On the whole a diet that includes meat has a higher carbon footprint than a diet of plant foods. That’s because meat production is largely centered on CAFOs–factory farms that are divorced from the countryside where livestock used to be raised. Factory animals are fed almost nothing but corn, which is often shipped long distances. After the slaughter meat is shipped out in refrigerated box cars and semis.
This situation is one reason why I disagree that living in large cities will benefit the global environment. Living rurally permits one to live close to farms and pastures. And the food tastes better.
If I consume grass-fed beef from a pasture a few miles away, how does my carbon footprint compare with eating tofu from soybeans that were raised in South America where the Amazon forest is being cut everyday to make room for new soybean fields?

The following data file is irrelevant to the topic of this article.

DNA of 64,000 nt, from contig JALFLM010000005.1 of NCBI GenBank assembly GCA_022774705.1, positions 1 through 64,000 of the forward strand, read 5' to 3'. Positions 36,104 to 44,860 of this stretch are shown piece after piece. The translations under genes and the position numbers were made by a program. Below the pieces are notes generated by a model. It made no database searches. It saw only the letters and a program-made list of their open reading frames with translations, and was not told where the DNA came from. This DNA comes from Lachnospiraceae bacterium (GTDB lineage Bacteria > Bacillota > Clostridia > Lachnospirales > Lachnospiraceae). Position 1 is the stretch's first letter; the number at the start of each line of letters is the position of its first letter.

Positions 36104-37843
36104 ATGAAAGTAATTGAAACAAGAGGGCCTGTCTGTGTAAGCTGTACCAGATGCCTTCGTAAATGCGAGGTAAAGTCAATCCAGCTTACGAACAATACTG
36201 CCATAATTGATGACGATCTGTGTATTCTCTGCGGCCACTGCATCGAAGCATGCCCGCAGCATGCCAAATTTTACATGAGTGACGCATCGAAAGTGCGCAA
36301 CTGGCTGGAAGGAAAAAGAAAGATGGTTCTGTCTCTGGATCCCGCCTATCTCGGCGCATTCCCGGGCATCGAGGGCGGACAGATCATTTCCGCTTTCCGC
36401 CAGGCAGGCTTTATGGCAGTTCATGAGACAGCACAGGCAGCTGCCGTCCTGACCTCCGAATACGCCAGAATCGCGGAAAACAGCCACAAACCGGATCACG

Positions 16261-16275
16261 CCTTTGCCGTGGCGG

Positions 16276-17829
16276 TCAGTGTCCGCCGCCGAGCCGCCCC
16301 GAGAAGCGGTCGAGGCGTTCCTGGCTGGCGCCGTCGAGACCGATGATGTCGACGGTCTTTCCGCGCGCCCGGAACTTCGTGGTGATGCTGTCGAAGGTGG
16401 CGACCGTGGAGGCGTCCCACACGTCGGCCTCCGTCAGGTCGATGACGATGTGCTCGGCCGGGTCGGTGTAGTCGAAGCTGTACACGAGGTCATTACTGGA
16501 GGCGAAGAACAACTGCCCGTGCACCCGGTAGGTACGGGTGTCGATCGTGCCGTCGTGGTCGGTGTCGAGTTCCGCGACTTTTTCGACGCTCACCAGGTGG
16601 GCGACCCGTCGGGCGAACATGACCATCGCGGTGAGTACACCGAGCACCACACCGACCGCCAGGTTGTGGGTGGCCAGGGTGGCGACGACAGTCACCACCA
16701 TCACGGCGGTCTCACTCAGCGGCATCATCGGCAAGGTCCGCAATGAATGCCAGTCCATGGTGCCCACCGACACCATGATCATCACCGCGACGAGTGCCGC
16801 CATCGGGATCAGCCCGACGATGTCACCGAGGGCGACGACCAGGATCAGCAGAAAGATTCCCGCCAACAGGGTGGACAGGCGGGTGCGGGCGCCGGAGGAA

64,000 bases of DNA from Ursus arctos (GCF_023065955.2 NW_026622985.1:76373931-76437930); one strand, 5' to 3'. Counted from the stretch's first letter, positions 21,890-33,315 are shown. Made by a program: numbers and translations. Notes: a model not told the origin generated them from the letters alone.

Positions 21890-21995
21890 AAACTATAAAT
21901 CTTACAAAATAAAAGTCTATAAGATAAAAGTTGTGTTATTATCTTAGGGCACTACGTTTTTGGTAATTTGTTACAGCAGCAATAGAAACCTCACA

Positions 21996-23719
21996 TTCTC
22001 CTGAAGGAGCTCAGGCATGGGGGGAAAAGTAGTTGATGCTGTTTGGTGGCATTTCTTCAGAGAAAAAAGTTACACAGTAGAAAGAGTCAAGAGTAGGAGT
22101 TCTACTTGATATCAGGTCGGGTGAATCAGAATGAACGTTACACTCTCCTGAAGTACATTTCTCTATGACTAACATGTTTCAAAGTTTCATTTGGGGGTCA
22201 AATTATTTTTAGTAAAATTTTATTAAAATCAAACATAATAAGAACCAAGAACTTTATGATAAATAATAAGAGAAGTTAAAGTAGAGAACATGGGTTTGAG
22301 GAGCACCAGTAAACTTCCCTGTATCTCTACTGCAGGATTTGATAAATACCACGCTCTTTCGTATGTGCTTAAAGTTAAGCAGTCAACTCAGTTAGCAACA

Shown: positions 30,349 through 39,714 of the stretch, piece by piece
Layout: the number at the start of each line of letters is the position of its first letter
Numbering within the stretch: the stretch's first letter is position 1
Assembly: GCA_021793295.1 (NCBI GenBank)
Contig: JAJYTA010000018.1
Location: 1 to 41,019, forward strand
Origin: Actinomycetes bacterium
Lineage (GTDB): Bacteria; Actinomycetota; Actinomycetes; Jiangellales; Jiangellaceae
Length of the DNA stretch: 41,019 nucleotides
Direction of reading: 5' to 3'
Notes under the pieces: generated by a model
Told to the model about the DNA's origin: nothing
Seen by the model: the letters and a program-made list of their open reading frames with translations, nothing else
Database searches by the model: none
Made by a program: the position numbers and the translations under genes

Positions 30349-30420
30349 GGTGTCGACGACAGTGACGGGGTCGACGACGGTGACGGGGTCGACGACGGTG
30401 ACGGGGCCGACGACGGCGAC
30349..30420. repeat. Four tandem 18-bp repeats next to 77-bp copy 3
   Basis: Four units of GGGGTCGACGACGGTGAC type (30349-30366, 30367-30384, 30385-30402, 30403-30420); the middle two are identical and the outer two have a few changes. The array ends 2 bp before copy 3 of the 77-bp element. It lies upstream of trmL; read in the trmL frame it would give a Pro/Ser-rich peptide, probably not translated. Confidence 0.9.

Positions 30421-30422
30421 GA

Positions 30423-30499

But I have to admit that most people live in cities and eat industrialized, carbon-intensive meat.
Does that mean we should all be vegans? (A vegetarian’s diet accounts for close to the same amount of carbon as a meat-eater. That’s because eggs and dairy are inextricable from the livestock industries.) I support the decision to become a vegan, but looking at diet strictly as an issue of using energy, I believe a more accessible goal would be to reduce the amount of meat we eat and to eat free-range animals. Most Americans eat way more protein than they need.
If you don’t want to be a vegan, eat less meat and choose wisely the kind of meat you eat.